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Special Educational Needs & Disabilities

What do we mean by special educational needs or disabilities?
‘Special Educational Needs’ (often shortened to SEN) describes the needs of children who have a difficulty or disability that makes learning harder for them than most children of the same age.  SEN can cover a broad range of needs that includes physical development; visual or hearing impairment; difficulties with speech and language; emotional and behavioural difficulties; difficulties with thinking and understanding. Disability is a term used for a recognised condition experienced by the child, usually diagnosed quite early in their lives.

Some services use different words, terms or description to cover special educational needs.  For example, organisations that provide services and support to young people aged 16 years and over will often use the term: learning difficulties or learning disabilities (LDD).  The Croydon offer of services will use the more general term ‘special needs’ based on feedback from parents who think this is a more helpful term. 

Schools and other organisations can quickly and easily help most children overcome the barriers arising from their special needs.  A few children will need extra help for some or all of their time in education.

How / when might your child be identified as having special needs?
A child or young person has a special need if they have a learning difficulty or disability which calls for special educational provision to be made for them.
A child with special needs could have difficulties with:

  • All of the work in school
  • Reading, writing, numbers or understanding information
  • Expressing themselves or understanding what others are saying
  • Making friends or relating to people
  • Organising themselves
  • Personal care
  • Understanding and meeting school expectations.

They may also have a sensory or physical health need which may affect them in school. School staff are generally good at identifying and supporting children with special needs and they usually have a range of resources that they can use for this.

What happens if my child is identified as having special needs?
Staff at your child’s nursery, pre-school or school will share any concerns they have about your child with you. If you are concerned about your child’s educational progress speak with your child’s nursery/ pre-school or teacher. If your child is not yet attending an educational setting, speak with your doctor or health visitor who will be able to give you advice on the next steps to take.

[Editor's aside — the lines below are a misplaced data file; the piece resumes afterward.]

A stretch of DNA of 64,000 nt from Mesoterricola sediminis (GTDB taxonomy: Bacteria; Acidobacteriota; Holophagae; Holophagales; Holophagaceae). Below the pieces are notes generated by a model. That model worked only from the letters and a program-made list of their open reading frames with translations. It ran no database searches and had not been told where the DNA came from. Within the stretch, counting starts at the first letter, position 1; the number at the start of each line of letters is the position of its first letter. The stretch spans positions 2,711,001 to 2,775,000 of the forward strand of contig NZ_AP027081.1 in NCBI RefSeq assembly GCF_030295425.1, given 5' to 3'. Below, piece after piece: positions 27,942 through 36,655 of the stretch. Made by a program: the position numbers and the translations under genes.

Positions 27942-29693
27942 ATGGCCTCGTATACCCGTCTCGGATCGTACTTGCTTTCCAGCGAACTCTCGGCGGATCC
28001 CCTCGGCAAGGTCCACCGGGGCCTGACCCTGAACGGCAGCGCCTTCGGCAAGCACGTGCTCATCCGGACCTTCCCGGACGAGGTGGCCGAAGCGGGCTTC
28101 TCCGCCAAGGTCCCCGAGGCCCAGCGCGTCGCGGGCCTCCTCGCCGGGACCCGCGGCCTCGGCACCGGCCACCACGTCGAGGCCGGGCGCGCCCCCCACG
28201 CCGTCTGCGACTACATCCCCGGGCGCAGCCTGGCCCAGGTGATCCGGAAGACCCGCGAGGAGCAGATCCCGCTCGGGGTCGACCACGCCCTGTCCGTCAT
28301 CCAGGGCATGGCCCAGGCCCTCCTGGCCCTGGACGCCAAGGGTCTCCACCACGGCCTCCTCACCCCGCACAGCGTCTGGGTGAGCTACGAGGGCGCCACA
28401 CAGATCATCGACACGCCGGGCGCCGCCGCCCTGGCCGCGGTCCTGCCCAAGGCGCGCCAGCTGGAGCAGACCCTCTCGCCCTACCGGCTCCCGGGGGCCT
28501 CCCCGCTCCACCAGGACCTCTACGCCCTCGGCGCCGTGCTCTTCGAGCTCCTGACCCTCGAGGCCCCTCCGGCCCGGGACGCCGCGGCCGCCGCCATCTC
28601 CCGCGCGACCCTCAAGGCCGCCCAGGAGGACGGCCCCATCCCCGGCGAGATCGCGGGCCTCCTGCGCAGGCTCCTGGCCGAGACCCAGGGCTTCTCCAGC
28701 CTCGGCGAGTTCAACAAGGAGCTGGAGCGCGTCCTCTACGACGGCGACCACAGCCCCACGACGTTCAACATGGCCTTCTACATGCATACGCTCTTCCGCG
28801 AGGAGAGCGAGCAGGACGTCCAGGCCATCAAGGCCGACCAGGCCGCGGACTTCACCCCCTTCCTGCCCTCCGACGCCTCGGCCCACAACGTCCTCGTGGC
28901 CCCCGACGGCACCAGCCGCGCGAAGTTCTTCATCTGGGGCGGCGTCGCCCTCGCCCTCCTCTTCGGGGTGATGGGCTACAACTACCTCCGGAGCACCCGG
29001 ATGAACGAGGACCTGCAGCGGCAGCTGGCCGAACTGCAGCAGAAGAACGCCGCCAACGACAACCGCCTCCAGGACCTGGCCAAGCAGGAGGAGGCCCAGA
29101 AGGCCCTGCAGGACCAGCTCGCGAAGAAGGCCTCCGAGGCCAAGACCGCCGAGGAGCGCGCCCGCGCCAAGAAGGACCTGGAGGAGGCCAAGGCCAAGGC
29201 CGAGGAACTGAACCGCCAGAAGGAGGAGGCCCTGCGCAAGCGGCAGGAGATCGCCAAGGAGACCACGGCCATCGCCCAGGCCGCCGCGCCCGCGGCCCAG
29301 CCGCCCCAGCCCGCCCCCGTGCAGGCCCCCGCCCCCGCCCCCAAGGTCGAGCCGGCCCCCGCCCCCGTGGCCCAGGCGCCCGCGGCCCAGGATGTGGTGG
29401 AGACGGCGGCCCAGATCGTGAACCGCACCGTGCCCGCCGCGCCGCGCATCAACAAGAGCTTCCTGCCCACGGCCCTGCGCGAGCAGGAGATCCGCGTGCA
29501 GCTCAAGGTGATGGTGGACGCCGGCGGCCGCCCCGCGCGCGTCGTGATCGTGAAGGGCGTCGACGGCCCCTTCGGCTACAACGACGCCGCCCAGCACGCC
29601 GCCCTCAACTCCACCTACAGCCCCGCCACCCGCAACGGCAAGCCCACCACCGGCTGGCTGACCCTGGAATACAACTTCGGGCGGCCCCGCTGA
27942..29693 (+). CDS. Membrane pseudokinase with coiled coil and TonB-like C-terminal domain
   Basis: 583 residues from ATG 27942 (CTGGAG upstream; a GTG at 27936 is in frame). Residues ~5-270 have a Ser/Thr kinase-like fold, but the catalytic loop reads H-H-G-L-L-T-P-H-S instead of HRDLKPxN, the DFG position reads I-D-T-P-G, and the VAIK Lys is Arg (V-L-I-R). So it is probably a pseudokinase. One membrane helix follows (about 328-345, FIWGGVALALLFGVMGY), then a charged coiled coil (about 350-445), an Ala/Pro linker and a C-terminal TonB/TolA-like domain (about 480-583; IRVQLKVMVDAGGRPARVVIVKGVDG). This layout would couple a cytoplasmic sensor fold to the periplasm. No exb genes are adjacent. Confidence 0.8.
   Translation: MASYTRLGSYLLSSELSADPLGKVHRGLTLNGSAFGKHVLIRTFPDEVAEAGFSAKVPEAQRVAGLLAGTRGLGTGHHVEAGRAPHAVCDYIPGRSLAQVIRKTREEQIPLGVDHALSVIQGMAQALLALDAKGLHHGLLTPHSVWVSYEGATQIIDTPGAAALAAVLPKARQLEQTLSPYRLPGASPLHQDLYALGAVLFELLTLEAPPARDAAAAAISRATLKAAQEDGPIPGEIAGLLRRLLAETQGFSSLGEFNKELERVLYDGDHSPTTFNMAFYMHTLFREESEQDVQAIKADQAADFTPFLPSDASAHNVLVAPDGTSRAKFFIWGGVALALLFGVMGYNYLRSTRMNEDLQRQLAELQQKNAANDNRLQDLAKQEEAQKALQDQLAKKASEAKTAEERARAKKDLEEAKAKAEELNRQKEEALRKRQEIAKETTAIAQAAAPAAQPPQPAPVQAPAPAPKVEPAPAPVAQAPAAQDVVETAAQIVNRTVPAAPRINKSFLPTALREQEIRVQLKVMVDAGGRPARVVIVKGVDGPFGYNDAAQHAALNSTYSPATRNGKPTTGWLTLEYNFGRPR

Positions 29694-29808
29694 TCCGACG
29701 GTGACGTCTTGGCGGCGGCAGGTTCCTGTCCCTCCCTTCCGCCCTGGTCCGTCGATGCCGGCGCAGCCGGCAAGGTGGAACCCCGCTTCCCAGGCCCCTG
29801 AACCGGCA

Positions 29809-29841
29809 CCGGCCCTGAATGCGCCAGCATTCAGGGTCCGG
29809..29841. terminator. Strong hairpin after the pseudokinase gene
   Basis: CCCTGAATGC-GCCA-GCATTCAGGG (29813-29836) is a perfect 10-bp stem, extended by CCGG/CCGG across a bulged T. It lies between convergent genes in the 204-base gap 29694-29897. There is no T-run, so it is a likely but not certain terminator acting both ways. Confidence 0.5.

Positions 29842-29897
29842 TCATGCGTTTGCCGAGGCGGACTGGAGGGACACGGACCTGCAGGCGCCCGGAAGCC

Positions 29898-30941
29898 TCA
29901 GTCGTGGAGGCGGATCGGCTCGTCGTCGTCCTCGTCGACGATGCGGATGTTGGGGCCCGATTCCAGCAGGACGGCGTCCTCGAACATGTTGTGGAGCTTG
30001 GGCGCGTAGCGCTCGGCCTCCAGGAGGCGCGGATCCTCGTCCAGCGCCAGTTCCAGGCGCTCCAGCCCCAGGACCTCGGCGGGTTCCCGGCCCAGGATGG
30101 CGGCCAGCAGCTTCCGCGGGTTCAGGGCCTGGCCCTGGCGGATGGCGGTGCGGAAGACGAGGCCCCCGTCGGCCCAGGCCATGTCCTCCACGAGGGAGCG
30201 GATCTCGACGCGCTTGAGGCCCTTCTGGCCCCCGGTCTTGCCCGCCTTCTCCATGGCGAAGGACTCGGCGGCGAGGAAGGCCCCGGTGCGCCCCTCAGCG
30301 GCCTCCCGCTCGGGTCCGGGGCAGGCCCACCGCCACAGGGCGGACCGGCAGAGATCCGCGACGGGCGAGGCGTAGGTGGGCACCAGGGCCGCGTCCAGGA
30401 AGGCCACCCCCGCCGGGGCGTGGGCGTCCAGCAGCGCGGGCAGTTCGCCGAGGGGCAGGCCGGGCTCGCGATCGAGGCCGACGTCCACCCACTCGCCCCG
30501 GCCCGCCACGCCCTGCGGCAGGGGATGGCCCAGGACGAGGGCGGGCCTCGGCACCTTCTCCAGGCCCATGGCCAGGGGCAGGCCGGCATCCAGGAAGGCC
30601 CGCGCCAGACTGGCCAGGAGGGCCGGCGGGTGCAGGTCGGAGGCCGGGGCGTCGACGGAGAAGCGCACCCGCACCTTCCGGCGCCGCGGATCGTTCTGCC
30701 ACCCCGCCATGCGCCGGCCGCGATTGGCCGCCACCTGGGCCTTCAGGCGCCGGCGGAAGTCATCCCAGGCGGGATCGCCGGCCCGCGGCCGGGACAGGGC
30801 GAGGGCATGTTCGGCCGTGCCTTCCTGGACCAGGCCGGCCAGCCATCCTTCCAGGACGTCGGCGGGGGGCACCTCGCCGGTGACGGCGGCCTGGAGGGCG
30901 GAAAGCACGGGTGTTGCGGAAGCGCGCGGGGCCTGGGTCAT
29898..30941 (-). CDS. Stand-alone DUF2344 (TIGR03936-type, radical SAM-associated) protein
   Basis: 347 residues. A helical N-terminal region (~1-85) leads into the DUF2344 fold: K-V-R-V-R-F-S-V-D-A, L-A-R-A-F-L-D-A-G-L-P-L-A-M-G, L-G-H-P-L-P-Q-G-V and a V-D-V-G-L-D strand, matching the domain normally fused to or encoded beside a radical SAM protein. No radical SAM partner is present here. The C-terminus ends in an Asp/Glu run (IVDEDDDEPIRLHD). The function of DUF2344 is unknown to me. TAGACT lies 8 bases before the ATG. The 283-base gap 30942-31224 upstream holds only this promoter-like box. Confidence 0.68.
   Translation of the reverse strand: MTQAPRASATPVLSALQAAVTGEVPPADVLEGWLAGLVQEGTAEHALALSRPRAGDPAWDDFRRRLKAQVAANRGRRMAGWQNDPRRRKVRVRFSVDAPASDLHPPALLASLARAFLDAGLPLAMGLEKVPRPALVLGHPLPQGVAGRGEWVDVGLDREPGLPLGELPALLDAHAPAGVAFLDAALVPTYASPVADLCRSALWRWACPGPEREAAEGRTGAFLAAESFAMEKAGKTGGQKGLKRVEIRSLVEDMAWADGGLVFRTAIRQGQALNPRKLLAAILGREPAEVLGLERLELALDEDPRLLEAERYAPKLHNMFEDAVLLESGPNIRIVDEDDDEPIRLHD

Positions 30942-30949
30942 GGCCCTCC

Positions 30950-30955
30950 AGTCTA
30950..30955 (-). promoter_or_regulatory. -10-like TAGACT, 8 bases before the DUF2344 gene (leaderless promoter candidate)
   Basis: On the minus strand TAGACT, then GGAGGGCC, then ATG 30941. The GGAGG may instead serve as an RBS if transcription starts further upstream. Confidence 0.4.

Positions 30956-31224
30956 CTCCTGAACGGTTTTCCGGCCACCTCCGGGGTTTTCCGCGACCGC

All early years settings and schools have a special educational needs co-ordinator (SENCO) or inclusion lead.  They will talk to you about your child’s needs and how the setting can best support them. If it is decided that your child needs additional or different support beyond that which is usually available for others of the same age, the SENCO and other school staff will provide support and plan for your child’s needs.  The SENCO will co-ordinate the support for your child and will liaise with other professionals such as the Educational Psychologists (EP) or Speech and Language Therapists to make sure that the support available is meeting the needs.  Every maintained school and academy has an attached EP who works with parents and school staff to find the best possible way of supporting children with special needs. If it is clear that more support is needed than is ordinarily available, the SENCO is the key person to take forward a referral for statutory assessment presenting evidence from all the professionals involved. Parents’ views and knowledge will be taken into account when support is planned for their child.

Lots more information can be found on the website.

020 3131 3150 (SEND Helpline)
How to apply:
Referrals to the Early Years SEND team will be accepted from health, other professionals or directly from families.

Related Information

Service Definitions

CAMHS is a term used to refer to mental health services for children and adolescents. CAMHS are usually multidisciplinary teams including psychiatrists psychologists, nurses, social workers and others.

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